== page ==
The FJ of course underwent numerous changes over the years, becoming the FJ1200. Its overall manners didn't change hugely – it was always a big fast and friendly ride. However its market position did shift. The release of new generations of more hard-edged sports machinery (such as the FZ and FZR series) saw the big four moved very firmly into the sports tourer camp, rather than the performance leader it once was.

It was 1986 when the FJ became a 1200, picking up a little horsepower (five) but no great gain in overall performance. If anything the capactiy gave it bragging rights and a slightly easier manner.

In 1988 it picked up a 17-inch front wheel. It also lost the anti-dive and picked up much-improved front brakes (four-spotters) with floating discs. There's no question this generation (and later) was a more stable handling package with improved suspension rates. Across the series, there were some other subtle shifts, with a drop in fuel capacity to a still-generous 22lt.

Generally the alterations were relatively minor. However by 1991 you could get the taller aero screen with its twin blades near the top edge, which improved its already formidable touring abilities. ABS was offered as an option in some markets.

Yamaha FJ1200

The 1200 also, over time, claimed a useful lift in performance over the first 1100. There were a few extra kW peak power, but more importantly peak torque in the 1991 model had been raised by over 20 per cent and arrived 500rpm earlier. This helped to give the bike terrific top-gear stomp for overtaking.

In general, the powerplant in this series is bulletproof. High milers may show wear in components such as camchain and starter chains, both of which a fairly straight-forward jobs for a workshop. Valve lash intervals are 10,000km.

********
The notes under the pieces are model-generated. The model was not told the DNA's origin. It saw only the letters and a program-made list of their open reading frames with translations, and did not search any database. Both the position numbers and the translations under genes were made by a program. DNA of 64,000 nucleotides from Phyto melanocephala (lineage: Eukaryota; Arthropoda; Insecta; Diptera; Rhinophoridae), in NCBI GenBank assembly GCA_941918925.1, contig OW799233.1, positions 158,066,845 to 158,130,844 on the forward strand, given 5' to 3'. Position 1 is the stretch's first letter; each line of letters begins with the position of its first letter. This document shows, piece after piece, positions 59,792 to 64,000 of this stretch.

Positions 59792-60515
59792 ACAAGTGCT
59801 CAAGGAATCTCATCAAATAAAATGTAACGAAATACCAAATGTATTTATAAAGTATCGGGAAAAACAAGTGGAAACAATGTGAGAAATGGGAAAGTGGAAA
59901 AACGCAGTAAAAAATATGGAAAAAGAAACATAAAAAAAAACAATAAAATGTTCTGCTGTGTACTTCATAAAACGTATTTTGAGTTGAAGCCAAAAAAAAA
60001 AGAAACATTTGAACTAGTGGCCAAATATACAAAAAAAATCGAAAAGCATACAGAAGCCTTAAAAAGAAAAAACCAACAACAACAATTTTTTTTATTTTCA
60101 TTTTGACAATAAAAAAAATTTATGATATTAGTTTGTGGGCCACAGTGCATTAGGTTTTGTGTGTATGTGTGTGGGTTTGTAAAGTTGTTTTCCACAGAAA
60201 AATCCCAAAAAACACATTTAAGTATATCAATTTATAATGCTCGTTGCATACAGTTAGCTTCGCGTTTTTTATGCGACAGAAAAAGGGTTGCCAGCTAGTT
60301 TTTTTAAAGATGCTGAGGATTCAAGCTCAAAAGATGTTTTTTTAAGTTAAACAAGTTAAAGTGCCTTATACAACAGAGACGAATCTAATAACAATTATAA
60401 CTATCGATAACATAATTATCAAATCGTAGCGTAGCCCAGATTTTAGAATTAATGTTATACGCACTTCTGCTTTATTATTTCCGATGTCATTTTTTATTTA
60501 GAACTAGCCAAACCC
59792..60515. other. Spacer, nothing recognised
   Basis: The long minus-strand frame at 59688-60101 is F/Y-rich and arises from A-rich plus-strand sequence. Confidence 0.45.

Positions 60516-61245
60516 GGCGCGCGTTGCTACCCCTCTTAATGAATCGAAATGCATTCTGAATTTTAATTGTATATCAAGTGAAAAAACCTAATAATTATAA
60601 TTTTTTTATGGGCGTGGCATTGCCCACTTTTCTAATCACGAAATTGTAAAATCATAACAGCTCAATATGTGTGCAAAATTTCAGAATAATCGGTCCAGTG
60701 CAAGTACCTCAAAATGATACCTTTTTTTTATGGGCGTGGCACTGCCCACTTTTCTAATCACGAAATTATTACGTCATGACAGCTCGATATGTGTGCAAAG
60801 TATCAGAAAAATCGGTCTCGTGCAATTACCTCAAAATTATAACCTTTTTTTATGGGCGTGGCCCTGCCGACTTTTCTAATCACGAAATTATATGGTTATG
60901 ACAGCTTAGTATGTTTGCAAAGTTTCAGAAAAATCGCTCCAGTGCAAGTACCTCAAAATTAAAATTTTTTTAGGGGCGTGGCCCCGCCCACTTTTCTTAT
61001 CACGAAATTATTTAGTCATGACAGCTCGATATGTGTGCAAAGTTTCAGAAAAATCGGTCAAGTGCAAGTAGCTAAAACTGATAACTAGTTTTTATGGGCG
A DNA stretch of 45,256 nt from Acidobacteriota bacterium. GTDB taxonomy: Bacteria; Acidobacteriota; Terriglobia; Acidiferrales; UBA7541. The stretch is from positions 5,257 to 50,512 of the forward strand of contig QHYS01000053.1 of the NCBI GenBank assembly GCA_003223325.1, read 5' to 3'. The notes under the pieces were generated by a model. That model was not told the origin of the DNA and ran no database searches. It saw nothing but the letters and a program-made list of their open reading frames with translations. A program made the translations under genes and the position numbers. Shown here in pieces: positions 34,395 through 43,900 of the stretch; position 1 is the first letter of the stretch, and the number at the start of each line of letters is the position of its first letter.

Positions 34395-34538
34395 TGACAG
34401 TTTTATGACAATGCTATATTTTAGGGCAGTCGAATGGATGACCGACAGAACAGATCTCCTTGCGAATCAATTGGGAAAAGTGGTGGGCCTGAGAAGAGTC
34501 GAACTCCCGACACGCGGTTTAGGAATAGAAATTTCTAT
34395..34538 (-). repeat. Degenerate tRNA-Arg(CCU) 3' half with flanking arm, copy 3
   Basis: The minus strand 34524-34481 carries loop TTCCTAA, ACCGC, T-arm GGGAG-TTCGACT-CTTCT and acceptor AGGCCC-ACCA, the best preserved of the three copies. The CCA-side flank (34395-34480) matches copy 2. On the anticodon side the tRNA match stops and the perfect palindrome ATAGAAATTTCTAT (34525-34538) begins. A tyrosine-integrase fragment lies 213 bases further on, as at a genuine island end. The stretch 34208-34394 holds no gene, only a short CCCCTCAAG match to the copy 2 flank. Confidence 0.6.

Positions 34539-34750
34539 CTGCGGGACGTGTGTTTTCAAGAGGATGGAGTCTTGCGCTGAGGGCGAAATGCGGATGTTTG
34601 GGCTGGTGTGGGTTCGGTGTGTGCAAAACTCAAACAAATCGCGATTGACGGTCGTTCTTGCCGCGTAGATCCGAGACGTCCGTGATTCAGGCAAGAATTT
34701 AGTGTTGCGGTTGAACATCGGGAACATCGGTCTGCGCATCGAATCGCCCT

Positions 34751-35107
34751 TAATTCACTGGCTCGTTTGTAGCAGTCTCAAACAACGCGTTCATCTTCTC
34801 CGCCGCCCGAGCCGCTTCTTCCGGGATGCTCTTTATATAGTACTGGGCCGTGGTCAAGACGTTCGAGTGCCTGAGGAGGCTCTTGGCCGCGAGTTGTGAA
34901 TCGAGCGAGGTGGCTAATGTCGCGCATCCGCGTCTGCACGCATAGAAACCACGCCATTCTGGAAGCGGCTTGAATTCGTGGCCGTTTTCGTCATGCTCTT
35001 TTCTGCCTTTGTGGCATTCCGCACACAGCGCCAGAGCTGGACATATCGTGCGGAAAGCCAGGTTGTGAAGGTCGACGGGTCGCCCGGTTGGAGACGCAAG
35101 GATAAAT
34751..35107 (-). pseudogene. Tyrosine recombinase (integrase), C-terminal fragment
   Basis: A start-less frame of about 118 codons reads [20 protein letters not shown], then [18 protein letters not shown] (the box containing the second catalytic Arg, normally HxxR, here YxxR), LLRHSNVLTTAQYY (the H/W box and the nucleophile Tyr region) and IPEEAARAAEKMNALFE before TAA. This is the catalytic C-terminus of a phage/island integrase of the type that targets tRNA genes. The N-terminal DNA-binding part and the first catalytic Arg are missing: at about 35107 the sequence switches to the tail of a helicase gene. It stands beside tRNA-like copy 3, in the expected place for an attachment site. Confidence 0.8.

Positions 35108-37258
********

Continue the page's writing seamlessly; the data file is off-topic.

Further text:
Owners of FJ1100s sometimes reported them dropping out of second gear. The cure is a replacement shift fork, which should have been done by now. In any case, the issue is well known and replacement parts readily available.

By far the best money you could spend on one would be to treat the suspension to a rebuild by a professional. That will allow you unleash the considerable performance with a degree of confidence.

In 1984 an FJ1100 would have set you back $5400 plus on-road costs (US$4200, GB£3100) in Australia. By 1996, the last year in the local market, the by then venerable 1200 was priced at $14,200 (US$11,000, GB£8100).

There are a couple of ways to look at these things as a proposition today. I'd see a first edition 1100 as being collectible. You won't get rich with one, but a good example should at worst hold its value and I suspect will do better. They were a very significant bike in the marque's history. Models from 1988 will be a better ride and easier to live with, thanks to the more current wheel front rim size and the upgrades to brakes and torque.

What are they worth? We did recently see what claimed to be a dead-original unrestored FJ1100 in exceptional condition advertised for Au$13,000 (US$10,000, GB£7500). That's right up there and raises the question of what it would cost to restore one. Expect to pay closer to half that for a reasonable 1200.

In any case, pick the right one and you'll end up with a big strong motorcycle that has plenty of performance and should be welcome at any vintage Japanese bike gathering.

Yamaha FJ1200


For: fast & strong

Against: tough to find in prime condition


1984 Yamaha FJ1100 (1991 FJ1200 in brackets)


TYPE: air-cooled, four-valves-per-cylinder, inline four
CAPACITY: 1097cc
BORE & STROKE: 74 x 63.8mm
 (77 x 63.8)
FUEL SYSTEM: 36mm Mikuni x 4


TYPE: Five-speed, constant-mesh, 



FRAME TYPE: steel box section twin spar & cradle
FRONT SUSPENSION: telescopic fork, 41mm, 3 x preload + rebound + antidive
REAR SUSPENSION: Monoshock, 12 x preload, 17 x rebound (5 and 5)
FRONT BRAKE: 282mm discs with 2-piston calipers
 (4-piston calipers)
REAR BRAKE: 282mm disc with 2-piston caliper


WET WEIGHT: 247kg dry, 252kg
wet (245/259)

FUEL CAPACITY: 24.5lt (22)

FRONT: 120/80-16 (120/70-17)
REAR: 150/80-16


POWER: 91kW @ 9000rpm
TORQUE: 86Nm @ 8000rpm (108 @ 7500)

NEW PRICE $5400 plus ORC (10,300)



Produced by AllMoto abn 61 400 694 722
Privacy: we do not collect cookies or any other data.

allmoto logo

Try our books...

Travels with Guido book


Facebook feed


YouTube feed


Instagram: allmoto1

Email newsletter


News archive


Our Bikes stories

Travels with Guido columns


About AllMoto

Email me